The behavior of the ellipticity coefficent ρ and the Brewster angle θB (not shown in the Figures) show that formation of the dense H18F12 film causes an anchoring transition of the LC phase from homeotropic at the dilute H18F12 film to planar at the dense H18F12 film.
The change of the anchoring condition from homeotropic to planar has a striking effect on the nematic or smectic order which is present at the surface of the isotropic LC bulk phase. For 8CB, which shows nematic surface order, the ellipsometric data suggest that a thin planar nematic film remains when the dense H18F12 film forms. The planar nematic film grows in thickness as the bulk transition to the nematic phase is approached from above (cf. inset in Figure 7).
In the case of 12CB, which shows smectic surface order, our data suggest that the few (essentially one or two) smectic layers, which exist on the surface of the isotropic bulk phase, vanish when the dense H18F12 film forms, i.e., the smectic surface order is destroyed when the LC molecules change their alignment from homeotropic to planar.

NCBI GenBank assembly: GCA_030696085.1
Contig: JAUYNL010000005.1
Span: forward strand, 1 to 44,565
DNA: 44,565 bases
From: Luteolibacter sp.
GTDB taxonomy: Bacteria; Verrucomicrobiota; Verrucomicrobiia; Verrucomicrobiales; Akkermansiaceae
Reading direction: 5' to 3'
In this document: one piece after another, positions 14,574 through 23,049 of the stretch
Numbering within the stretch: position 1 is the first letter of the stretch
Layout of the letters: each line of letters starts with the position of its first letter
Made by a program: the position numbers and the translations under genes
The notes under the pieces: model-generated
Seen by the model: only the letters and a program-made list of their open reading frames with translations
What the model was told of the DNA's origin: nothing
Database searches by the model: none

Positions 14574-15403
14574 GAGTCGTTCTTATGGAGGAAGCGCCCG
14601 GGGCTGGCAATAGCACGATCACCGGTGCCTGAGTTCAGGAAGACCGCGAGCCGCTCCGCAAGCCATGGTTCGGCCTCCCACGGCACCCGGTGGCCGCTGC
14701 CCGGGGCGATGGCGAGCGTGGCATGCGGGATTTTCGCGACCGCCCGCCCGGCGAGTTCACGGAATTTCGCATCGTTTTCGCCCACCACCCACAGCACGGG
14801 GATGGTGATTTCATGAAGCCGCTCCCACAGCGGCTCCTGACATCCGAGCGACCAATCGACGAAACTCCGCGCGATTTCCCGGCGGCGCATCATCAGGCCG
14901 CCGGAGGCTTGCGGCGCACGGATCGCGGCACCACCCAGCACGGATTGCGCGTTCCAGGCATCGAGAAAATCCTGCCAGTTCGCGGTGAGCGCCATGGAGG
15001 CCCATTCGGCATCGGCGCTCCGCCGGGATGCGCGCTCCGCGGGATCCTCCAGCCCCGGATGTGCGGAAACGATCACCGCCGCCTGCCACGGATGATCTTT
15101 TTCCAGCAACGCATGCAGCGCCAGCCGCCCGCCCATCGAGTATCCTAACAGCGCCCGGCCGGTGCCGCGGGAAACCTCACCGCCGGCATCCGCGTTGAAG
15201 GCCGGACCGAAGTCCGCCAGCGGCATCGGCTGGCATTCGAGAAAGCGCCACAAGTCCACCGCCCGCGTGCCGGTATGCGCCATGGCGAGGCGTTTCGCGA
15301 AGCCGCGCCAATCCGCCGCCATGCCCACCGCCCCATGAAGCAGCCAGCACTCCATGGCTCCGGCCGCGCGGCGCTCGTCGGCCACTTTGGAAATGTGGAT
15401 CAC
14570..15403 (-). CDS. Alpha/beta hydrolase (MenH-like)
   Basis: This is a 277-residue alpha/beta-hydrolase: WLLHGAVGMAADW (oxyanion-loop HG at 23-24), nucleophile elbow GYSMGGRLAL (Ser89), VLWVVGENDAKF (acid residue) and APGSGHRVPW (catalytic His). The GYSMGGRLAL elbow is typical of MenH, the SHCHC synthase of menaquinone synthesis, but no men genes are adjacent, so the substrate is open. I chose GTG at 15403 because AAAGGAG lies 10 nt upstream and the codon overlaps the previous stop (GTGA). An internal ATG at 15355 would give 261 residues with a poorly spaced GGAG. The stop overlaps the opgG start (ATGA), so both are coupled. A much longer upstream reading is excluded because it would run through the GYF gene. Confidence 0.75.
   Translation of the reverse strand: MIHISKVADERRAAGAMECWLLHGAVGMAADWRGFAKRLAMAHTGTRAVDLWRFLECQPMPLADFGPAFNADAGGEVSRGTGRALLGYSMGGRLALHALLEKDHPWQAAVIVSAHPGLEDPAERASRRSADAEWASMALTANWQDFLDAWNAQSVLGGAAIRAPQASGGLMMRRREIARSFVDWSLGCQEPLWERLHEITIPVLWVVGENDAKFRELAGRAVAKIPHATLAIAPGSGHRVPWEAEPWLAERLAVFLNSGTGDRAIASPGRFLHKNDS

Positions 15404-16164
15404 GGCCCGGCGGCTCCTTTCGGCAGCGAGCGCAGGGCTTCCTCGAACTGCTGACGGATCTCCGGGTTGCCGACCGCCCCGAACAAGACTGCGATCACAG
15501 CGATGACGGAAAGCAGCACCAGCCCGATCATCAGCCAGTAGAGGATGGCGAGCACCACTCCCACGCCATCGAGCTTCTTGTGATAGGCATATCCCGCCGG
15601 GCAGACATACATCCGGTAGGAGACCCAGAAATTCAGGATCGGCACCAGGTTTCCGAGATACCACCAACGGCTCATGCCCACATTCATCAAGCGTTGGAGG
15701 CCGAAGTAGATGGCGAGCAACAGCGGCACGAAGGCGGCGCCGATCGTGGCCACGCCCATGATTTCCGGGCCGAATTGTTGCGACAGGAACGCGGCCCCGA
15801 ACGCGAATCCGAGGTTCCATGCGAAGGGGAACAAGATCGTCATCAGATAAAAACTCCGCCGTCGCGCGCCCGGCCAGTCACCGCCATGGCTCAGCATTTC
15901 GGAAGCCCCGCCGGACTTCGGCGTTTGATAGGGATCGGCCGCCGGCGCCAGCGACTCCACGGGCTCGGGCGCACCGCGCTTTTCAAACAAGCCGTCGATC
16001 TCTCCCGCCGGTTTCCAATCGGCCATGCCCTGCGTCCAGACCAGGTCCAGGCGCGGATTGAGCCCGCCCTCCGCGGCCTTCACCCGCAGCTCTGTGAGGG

In addition to the ellipsometry measurements, we have conducted AFM studies of the free surface of 8CB and 12CB droplets doped with H18F12 in order to clarify the structure of the dense film of the semifluorinated alkane. The AFM images show clearly that the dense film consists of a crystalline-like hexagonal packing of surface micelles, similar to those observed in transferred Langmuir films and spin-coated films of semifluorinated alkanes (see, e.g., M. P. Krafft, Acc. Chem. Res. 45, 514 (2012)). In addition to the hexagonal pattern of the surface micelles, we observe in some cases linear steps in the surface (arrows in Figure 10b) the height of which is clearly smaller than the smectic layer thickness. So far, we do not have an explanation for these steps. The formation of the surface micelles might be the reason for the observed anchoring transition from homeotropic to planar (see Figure 12).